Let us begin with a brief review of the evolution of styles and forms of music in Bengal as far as traceable. This will help us to situate the Saregamapa program.
The earliest music in Bengal was influenced by Sanskrit chants and evolved under the influence of Vaishnav poetry as exemplified best in the 13th-century Gitagovindam by Jayadeva, whose work continues to be sung in many parts of India. The Middle Ages saw a mixture of Hindu and Islamic elements under the patronage of Nawabs and the powerful landlord’s baro bhuiyans. Much of the early music, however, continued to be predominantly devotional, as was evident in the Hindu devotional songs of Ramprasad Sen a bhakta who captured the Bengali ethos in his rustic, poetic and ecstatic vision of the Hindu goddess of time and destruction in her motherly incarnation, Ma Kali. Two prominent and influential figures of the time were Chandidas and Vidyapati along with a host of other composers/ singers.
We may now go over to the different styles of music now prevalent in Bengal; these are roughly as follows :
By far the most defining expression of the present Bengali music, with an oeuvre of over two thousand songs, was from Rabindranath Tagore. His songs cover themes from devotion, love, nature and seasons, and patriotism. Tagore’s earlier works had been inspired by the lilas of Krishna while his latter works leaned towards Upanishadic transcendentalism.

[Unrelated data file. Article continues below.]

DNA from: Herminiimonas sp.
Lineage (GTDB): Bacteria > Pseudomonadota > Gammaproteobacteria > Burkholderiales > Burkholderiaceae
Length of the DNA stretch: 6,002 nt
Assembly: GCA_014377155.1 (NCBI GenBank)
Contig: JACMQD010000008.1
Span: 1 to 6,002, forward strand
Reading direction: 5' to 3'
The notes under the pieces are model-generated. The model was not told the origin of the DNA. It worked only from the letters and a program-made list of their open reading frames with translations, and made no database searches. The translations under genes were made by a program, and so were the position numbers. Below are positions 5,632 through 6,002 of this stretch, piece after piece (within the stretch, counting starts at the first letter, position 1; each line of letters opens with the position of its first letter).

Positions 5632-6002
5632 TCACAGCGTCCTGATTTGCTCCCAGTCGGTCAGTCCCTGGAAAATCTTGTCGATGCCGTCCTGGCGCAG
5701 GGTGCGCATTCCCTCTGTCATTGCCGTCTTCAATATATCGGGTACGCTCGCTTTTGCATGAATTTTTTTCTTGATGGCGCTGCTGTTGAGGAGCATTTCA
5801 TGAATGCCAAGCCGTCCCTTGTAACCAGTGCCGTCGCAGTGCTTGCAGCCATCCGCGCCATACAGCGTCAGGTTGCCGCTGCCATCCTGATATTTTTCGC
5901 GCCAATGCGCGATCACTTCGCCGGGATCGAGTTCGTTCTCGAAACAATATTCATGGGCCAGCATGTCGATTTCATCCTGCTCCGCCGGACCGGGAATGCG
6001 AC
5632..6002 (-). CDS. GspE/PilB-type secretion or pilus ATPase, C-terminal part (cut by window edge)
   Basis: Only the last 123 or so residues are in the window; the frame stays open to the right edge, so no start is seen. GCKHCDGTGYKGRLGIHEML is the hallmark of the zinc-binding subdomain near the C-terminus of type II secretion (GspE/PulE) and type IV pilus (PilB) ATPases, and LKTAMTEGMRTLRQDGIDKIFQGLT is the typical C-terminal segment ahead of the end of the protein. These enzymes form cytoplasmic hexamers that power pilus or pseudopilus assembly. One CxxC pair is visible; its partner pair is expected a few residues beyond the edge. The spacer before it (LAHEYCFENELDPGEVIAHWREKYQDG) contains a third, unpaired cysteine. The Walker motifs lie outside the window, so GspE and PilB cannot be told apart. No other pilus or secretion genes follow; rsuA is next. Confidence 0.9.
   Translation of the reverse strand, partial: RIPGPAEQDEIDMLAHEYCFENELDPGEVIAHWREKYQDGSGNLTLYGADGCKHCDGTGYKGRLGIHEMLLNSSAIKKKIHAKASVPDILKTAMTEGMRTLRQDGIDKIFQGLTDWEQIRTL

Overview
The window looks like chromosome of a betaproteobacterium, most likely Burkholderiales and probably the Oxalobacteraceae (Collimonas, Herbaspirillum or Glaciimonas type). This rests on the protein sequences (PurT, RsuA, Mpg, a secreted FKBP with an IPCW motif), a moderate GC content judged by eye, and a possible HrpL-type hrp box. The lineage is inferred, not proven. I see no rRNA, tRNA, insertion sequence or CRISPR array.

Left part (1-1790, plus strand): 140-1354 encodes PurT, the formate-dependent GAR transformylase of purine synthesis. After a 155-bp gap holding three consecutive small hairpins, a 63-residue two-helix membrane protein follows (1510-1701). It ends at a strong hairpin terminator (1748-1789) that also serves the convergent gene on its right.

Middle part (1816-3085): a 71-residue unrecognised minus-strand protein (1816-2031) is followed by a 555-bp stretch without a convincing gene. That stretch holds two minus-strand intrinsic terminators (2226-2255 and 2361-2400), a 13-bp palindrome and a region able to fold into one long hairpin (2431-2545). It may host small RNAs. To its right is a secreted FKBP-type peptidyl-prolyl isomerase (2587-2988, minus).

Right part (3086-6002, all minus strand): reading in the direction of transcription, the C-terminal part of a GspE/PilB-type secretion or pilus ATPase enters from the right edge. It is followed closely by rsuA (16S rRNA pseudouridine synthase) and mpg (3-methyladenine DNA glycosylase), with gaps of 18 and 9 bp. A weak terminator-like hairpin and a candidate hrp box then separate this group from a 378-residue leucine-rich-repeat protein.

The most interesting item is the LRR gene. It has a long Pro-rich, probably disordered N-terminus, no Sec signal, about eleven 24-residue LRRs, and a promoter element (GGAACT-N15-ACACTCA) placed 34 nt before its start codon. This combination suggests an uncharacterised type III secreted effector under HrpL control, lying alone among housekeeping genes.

Tagore’s Contemporaries and Successors
Contemporaneous with Tagore there were a few other composers, who although not being able to completely escape his influence, succeeded in carving out distinctive stylistic schools named after the respective composers. Among them the following deserve mention.
An influential body of work is that of Kazi Nazrul Islam, which constitutes what is known as Nazrul geeti. Many of his songs have strong theistic traits, Kali being a predominant deity in his devotional songs.
Dwijendralal Ray’s songs which number over 500, create a separate subgenre of Bengali music. Two of his most famous compositions are Dhana Dhanya Pushpa Bhara and Banga Amar Janani Amar. He has also hauntingly melodious devotional and love songs.
Atulprasadi, one of the major lyricist and composers of early-modern period, is credited with introducing the Thumri style in Bengali music along with Nazrul.
A contemporary of Tagore, Rajanikanta Sen’s compositions remained nearer to the indigenous Vaisnava musical traditions of Bengal than others. Next to Tagore’s, currently his is perhaps the most popular group of songs.